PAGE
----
This second period of the Bauhaus movement (1925–27) was characterized by the leading role that architecture played, shifting the position that neoclassicism held in its building and interior design. An exaggerated emphasis on the cube, the rectangle and the use of primary colours in construction and in its facilities created a particular “Bauhaus style”. As an experiment, this new artistic creation in the world of production was of fundamental interest. Subsequently, this “Bauhaus Style”, made popular thanks to advertising and mechanical imitation, had a somewhat baleful influence on German architecture in its final years. It was indicative that the output of Bauhaus workshops was acquired by collectors and museums, and the renowned “Bauhaus books” went on to become the primers for aestheticizing snobs. At that time the institute had 160 students. “The Society of Friends of Bauhaus”, with its own journal entitled bauhaus became the international vehicle of the Bauhaus movement. The interest in Bauhaus from bourgeois circles and the artistic intelligentsia remained unchanged. Dessau became a site of modernist pilgrimage.

In the beginning of 1928 Gropius gave up his leadership post in the institute, a post transferred to Hannes Meyer. Bauhaus entered the third phase of its development. Hannes Meyer in the following two and a half years tried to orientate the institute away from an artistic, and towards a more sociological, ethos. The production of the Bauhaus workshops also changed: in place of the luxury implements there was an emphasis on production for the standard needs of the masses. Separate Bauhaus workshops amalgamated into production cells and students were attracted by the self-government of the institute. The output of the workshops augmented in two years from 128,000 marks to 240,000 marks. In the last business year of 1929–30 the studios were allocated 32,000 marks for the salaries of the students working in industry. In the spring of 1930 the students were able to build 90 workers’ apartments for the city of Dessau. At about that time proletarian student cadres and Marxist-oriented visiting teachers were attracted to the institute. The reconstitution of Bauhaus was achieved with the aid of groups of students close to the German Communist Party and against the tacit opposition of the professors and art scholars.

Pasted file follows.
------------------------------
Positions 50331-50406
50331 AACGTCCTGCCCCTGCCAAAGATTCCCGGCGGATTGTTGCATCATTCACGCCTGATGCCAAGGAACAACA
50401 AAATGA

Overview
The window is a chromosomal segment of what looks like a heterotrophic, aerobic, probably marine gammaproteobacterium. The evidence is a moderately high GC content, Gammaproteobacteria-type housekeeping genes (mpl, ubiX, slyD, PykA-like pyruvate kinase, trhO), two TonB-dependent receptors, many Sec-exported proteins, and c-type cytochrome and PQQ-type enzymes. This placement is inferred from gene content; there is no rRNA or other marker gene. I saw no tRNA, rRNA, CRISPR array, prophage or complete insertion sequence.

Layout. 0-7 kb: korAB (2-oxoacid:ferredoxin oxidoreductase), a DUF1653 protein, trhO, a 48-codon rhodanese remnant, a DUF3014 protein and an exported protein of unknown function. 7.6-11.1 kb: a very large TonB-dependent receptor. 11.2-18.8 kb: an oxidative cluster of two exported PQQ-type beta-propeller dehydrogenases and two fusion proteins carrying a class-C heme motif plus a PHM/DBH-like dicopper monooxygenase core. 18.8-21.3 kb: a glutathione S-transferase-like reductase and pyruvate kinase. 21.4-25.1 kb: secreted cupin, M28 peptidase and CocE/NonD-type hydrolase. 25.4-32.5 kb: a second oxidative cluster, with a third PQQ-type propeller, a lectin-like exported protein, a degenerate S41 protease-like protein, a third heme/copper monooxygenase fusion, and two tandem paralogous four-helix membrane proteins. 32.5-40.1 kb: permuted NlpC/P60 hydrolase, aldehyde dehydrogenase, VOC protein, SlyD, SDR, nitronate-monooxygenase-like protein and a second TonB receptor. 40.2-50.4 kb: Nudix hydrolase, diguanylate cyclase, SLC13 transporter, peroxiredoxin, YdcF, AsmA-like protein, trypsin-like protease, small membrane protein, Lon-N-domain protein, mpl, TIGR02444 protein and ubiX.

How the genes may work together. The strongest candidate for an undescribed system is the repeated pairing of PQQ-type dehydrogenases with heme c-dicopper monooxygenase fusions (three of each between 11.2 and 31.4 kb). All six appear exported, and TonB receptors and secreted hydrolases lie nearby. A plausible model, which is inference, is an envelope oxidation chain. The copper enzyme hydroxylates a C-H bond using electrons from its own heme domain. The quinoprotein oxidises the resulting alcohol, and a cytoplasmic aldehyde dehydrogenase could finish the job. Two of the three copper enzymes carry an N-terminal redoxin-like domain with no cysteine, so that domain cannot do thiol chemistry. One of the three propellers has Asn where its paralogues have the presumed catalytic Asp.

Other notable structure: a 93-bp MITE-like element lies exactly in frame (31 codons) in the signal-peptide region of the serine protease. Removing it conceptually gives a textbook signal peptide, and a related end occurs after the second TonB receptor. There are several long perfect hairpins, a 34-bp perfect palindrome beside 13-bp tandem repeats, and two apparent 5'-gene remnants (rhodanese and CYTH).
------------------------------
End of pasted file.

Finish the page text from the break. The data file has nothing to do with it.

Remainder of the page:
However, the growth of the Communist movement among those studying at Bauhaus troubled the government so much that the city authorities of Dessau decided to take corrective action. During the term holidays at Bauhaus, its director Hannes Meyer was fired and his successor, Mies van der Rohe, was appointed. Repressive measures were taken to stem the students’ revolutionary mood and some foreigners were deported from the country. The new statute derogated all the rights that the students had once had. Fascist reaction had overwhelmed Bauhaus.

Our experience in Bauhaus Dessau showed that “Red Bauhaus” as an educational institute was infeasible under capitalist conditions. Basing themselves on this conclusion, Hannes Meyer and a group of his colleagues from Bauhaus made themselves available to the Soviet Union for socialist construction.

Aerial view of the Trade Union School in Bernau near Berlin, 1929–30. 



The content of the current exhibition highlights the work of the German Bauhaus School (literally “building house”) in Dessau, under the leadership of Hannes Meyer from 1928 until the final events there. In addition to works executed by the student collective are several personal works by Hannes Meyer created with student participation.

The Bauhaus exhibition is of great significance for us. On the one hand, it is a record of Bauhaus’s final period, whereas on the other it reflects the leading trends and contradictions of capitalist Germany, including the formation of proletarian art in its core, emerging in irreconcilable contradiction to the ruling bourgeois ideology.

Bauhaus reflected the main artistic trends of recent decades.